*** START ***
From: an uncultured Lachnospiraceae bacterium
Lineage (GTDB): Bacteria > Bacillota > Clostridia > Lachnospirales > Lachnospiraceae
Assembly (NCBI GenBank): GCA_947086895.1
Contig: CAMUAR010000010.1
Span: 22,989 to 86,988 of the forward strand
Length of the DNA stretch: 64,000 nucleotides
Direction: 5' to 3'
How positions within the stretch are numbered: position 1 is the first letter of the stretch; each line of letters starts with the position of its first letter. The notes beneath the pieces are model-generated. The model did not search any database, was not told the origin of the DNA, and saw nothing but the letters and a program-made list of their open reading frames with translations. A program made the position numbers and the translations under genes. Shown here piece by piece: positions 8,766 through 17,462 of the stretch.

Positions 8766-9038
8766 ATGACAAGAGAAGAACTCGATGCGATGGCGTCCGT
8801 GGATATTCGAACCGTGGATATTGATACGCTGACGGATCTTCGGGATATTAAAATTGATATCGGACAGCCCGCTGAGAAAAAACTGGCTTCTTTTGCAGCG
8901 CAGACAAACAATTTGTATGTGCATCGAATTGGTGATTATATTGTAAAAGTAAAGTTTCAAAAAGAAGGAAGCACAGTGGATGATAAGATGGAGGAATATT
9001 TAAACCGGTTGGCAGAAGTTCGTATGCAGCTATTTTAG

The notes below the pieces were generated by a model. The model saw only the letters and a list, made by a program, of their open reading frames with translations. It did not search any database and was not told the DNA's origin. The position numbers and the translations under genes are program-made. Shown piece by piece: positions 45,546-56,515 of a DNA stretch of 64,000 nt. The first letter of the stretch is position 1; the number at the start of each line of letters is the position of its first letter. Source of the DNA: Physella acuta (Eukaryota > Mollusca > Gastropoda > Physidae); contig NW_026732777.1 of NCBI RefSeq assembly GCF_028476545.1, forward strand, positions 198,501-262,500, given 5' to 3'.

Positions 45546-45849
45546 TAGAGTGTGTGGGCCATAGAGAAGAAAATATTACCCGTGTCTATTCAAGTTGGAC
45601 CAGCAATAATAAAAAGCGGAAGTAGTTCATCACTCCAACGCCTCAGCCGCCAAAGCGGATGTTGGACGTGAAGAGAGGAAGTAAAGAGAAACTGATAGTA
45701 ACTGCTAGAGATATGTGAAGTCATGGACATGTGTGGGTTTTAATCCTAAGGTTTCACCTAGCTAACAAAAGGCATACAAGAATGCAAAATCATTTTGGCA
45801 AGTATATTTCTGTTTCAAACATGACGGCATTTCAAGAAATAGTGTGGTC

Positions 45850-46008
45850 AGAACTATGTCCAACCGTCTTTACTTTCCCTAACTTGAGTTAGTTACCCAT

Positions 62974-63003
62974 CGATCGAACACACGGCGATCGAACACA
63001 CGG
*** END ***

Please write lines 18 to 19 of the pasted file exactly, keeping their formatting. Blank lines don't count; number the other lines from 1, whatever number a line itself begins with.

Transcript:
45701 ACTGCTAGAGATATGTGAAGTCATGGACATGTGTGGGTTTTAATCCTAAGGTTTCACCTAGCTAACAAAAGGCATACAAGAATGCAAAATCATTTTGGCA
45801 AGTATATTTCTGTTTCAAACATGACGGCATTTCAAGAAATAGTGTGGTC